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MORTALITY INVESTIGATION OF MONITORED EASTERN BOX TURTLES (TERRAPENE CAROLINA CAROLINA) IN CENTRAL ILLINOIS, USA, FROM 2016-2018.

Authors
  • Rayl, Jeremy M1
  • Adamovicz, Laura1
  • Stern, Adam W2
  • Vieson, Miranda D3
  • Phillips, Christopher A4
  • Kelly, Marta1
  • Beermann, Michelle1
  • Allender, Matthew C1
  • 1 Wildlife Epidemiology Laboratory, College of Veterinary Medicine at University of Illinois, Urbana-Champaign, 2001 S. Lincoln Avenue, Urbana, Illinois 61802, USA.
  • 2 Department of Comparative, Diagnostic, and Population Medicine, College of Veterinary Medicine at University of Florida, 2015 SW 16th Avenue, Gainesville, Florida 32610, USA.
  • 3 Veterinary Diagnostic Laboratory, College of Veterinary Medicine at University of Illinois, Urbana-Champaign, 2001 S. Lincoln Avenue, Urbana, Illinois 61802, USA.
  • 4 Illinois Natural History Survey, Prairie Research Institute, University of Illinois, 1820 South Oak Street, Champaign, Illinois 61820, USA.
Type
Published Article
Journal
Journal of wildlife diseases
Publication Date
Nov 21, 2019
Identifiers
PMID: 31750775
Source
Medline
Keywords
Language
English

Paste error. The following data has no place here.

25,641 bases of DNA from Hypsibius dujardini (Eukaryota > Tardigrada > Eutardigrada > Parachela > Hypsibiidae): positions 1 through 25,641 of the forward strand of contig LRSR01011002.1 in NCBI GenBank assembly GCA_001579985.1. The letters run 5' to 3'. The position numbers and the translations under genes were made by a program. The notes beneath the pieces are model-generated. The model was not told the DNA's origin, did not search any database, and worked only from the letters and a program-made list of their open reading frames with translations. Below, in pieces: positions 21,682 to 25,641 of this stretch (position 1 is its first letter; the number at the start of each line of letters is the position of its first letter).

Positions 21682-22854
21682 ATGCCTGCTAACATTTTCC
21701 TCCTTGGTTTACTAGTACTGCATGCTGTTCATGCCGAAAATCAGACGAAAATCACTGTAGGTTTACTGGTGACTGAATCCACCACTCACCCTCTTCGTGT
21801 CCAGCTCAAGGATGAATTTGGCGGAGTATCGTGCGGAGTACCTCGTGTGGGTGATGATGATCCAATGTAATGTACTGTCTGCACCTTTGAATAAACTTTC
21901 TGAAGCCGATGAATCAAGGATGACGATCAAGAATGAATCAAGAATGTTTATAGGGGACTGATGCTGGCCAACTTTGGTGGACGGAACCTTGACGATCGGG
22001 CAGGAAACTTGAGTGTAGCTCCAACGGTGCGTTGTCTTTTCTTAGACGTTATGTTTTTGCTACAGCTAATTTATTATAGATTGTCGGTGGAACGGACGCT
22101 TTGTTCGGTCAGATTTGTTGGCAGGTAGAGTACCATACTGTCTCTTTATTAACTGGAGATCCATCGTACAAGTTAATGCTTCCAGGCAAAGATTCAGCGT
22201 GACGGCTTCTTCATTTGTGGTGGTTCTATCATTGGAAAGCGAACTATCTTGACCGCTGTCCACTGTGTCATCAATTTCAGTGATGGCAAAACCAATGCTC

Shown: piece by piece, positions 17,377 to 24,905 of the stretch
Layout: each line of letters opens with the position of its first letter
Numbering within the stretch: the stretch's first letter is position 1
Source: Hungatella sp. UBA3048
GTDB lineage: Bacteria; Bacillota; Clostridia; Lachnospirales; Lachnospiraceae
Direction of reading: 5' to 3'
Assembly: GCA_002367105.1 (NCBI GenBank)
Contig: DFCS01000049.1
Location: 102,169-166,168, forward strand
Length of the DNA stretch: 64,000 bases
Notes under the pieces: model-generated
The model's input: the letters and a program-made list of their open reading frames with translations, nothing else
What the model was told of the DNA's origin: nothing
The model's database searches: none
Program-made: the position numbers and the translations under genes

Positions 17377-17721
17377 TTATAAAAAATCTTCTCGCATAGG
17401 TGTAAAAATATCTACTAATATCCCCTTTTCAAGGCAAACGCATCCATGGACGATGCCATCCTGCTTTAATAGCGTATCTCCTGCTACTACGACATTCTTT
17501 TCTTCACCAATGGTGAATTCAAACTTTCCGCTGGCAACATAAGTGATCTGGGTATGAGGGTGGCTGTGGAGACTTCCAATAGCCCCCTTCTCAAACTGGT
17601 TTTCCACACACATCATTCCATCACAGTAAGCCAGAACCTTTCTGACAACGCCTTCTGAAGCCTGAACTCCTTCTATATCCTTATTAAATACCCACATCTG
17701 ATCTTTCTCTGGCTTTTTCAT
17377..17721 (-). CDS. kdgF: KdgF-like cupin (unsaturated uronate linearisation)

License
Unknown

Abstract

Mortality events in eastern box turtles (Terrapene carolina carolina) threaten conservation efforts across the species range. These events are often under-diagnosed and, when observed, predictive health factors are unavailable prior to death. At Kickapoo State Park in central Illinois, ranaviruses caused observed mortality events in amphibians and chelonians in 2014 and 2015. Following these outbreaks, eastern box turtles (n=36) were affixed with radio transmitters and temperature data loggers to obtain repeated location and temperature data from Spring 2016-Spring 2018. Bimonthly, samples of blood and oral and cloacal swabs were collected to investigate health parameters (hematology and cytokine transcription) and presence of multiple pathogens. Deaths of instrumented turtles occurred in 2016 (n=5), 2017 (n=15), and 2018 (n=2). The largest single die-off occurred in February 2017 (n=7). Seventeen turtles were necropsied and multiple pathologic processes were identified, most frequently decreased adipose stores (n=6). Two turtles had pathologic findings consistent with multisystemic inflammation. In addition, infectious pathogens were identified in turtles prior to death, but no single agent was associated with each mortality event. Ranavirus was not detected in any turtle. Hot spot analysis revealed spatial clustering at the center and edges of the study area for body temperature as well as for relative cytokine transcription of interleukin-1 beta, tumor necrosis factor alpha, and interleukin-10 associated with turtle death. Though no single causal factor could be identified, the information from this mortality event can direct future chelonian mortality investigations by providing baseline longitudinal data prior to death and in surviving turtles.

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